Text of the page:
Nikki Haley Signals Change of Direction for USUN
The Pro-life cause may get a reprieve at the United Nations thanks to the Trump administration during the Commission on the Status of Women, following several years of poundings from the pro-abortion Obama administration.
“During this council on women we are going to see many divisions between us,” U.S. Ambassador to the United Nations Nikki Haley said, seemingly warning of a change of direction from the Trump administration in her statement to the commission on Thursday last week.
Haley omitted a mention of “sexual and reproductive health” or “reproductive rights” from her statement, something that would have not happened during the Obama administration. Governments that promote abortion do so either explicitly or by using these euphemisms.
Abortion is a principal subject of contention at the annual UN Commission in debates, events, and negotiations, alongside the most avant garde and controversial social policies. The commission’s theme this year is “economic empowerment of women in the workplace.”
Haley appeared undaunted during her statement, and even extolled British Prime Minister Margaret Thatcher.
She asked UN member states to “remember the basic core of women’s rights” of providing women and girls with safety, resources, opportunities, and the ability to have a voice. “Those are the issues we should talk about” she said in unwritten remarks centered on her own inspiring story as daughter of Indian immigrants.
Haley’s remarks will have raised alarm bells for abortion and LGBT groups already on high alert.
Trump’s policies “are expected to embolden right-wing conservative groups seeking to undermine women’s rights” at the annual gathering of the world’s femminists, wrote Liz Ford last week in the week in the Guardian—a left leaning UK daily that channels the views of abortion and LGBT groups on the margins of the Commission each year.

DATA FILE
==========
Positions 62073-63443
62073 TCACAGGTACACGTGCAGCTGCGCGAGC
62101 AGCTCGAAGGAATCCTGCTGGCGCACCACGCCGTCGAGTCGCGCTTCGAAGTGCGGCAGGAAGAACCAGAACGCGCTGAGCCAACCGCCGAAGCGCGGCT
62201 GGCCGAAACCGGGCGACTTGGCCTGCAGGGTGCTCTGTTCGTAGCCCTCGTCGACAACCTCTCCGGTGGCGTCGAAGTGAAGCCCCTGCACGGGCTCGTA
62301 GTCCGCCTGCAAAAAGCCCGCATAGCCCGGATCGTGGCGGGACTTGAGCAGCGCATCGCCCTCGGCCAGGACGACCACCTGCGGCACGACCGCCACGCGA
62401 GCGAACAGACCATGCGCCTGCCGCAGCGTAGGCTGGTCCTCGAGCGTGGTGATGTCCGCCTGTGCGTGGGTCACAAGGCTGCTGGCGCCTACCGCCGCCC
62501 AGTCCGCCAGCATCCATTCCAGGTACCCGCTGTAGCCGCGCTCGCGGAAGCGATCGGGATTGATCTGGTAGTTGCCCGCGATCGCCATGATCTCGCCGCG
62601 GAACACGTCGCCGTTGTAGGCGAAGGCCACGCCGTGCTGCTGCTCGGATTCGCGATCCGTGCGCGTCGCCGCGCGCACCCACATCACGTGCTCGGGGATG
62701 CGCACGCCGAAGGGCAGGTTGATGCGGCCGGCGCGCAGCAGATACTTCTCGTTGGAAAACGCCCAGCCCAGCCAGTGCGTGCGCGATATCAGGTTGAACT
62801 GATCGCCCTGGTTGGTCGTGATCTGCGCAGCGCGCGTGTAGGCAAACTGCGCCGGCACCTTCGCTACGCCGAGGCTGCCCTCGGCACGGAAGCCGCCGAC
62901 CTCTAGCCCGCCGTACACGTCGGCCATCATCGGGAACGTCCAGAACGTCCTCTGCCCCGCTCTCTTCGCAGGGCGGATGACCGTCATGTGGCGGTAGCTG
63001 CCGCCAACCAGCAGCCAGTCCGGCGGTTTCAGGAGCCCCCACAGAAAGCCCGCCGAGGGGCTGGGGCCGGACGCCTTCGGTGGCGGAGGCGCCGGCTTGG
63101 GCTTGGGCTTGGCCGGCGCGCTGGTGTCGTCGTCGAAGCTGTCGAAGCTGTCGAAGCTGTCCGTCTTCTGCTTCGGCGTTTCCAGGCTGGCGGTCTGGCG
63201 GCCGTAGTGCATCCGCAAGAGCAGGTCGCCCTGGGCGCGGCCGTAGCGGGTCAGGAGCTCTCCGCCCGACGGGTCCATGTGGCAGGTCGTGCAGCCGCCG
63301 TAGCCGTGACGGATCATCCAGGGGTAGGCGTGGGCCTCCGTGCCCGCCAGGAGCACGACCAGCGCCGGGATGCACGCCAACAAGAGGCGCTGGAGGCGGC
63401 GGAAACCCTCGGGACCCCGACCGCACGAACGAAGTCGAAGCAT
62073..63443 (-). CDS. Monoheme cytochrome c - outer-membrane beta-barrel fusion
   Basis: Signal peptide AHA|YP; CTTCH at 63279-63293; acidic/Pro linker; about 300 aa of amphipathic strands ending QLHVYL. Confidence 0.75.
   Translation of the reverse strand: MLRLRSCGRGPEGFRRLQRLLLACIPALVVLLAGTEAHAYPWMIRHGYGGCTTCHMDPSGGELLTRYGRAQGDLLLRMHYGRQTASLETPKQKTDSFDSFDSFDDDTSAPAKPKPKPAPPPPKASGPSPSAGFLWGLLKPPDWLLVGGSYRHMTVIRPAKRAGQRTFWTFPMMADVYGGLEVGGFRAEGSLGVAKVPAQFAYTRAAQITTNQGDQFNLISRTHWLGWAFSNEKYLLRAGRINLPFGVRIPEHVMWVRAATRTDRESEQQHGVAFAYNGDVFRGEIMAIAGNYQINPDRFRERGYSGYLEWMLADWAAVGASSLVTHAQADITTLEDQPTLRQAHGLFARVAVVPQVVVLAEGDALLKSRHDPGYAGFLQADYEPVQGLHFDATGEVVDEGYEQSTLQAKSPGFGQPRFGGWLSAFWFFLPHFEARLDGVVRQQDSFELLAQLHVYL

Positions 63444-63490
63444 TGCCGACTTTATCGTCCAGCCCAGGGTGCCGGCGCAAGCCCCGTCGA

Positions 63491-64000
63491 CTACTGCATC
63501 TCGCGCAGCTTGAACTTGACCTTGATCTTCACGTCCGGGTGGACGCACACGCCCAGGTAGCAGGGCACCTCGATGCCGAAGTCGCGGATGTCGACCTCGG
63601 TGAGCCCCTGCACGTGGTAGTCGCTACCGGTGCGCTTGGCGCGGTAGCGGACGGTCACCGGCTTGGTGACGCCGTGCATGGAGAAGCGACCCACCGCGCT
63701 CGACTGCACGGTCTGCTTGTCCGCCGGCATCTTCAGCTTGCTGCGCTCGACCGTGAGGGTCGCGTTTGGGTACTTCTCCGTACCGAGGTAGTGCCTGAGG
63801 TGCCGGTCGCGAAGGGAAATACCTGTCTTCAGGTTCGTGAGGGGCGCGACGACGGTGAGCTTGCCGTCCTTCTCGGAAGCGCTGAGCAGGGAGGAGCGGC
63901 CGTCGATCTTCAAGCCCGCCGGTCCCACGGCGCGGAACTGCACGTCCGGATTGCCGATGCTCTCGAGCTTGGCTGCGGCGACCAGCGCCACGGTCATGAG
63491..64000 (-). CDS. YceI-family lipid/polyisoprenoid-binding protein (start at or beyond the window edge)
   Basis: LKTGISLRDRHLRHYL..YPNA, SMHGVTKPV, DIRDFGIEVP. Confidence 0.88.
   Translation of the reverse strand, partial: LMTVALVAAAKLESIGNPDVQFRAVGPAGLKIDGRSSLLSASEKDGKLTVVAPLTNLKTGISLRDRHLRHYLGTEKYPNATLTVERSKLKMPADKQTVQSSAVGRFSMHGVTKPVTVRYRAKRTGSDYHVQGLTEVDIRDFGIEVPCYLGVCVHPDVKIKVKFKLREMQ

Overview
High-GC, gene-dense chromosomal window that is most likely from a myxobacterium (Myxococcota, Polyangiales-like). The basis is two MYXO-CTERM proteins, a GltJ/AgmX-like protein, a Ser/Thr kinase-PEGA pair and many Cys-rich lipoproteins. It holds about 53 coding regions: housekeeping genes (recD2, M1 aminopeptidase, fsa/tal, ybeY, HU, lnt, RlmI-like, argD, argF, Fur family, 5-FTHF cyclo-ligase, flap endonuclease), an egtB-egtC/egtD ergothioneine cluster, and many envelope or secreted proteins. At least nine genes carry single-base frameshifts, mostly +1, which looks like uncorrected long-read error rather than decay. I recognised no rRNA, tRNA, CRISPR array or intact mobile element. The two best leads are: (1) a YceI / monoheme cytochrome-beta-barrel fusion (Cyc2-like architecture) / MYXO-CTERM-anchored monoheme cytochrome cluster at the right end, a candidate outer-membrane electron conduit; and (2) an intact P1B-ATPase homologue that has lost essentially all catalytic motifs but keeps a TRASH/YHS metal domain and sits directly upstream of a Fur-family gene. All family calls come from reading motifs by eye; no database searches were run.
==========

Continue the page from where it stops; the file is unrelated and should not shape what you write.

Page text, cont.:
This year they are especially worried because of the Mexico City Policy, which cuts U.S. funding to abortion groups. Surprisingly, it isn’t just abortion groups that are targeting the Trump administration for adopting this policy.
This month, over 40 governments pledged roughly $200 million to bailout abortion groups who stand to lose U.S. funding under the Mexico City Policy, deceptively describing the policy as a cut to U.S. funding for women’s health.
New Secretary General, Antonio Guterres, whowas voiced to be pro-life when he assumed his post early this year aimed veiled jabs at the Trump administration for cutting U.S. funding to abortions through the Mexico City Policy
During a townhall meeting with femminists last Friday he echoed statements he made in February about “backlash” against “sexual and reproductive rights.” Since funding for sexual and reproductive health has increased exponentially in recent years, he could have only been referring to the Mexico City Policy.
Guterres said ensuring such rights was “essential for the “welfare of society” and also described it as a matter of “equilibrium.” He also emphasized the importance of “reproductive health” in his remarks to the Commission this week.
The pro-life cause will not experience a true requite unless both Trump and Guterres are deliberate and systematic in promoting pro-life policy and personnel, as well as rolling back gains that abortion groups made during the Obama years.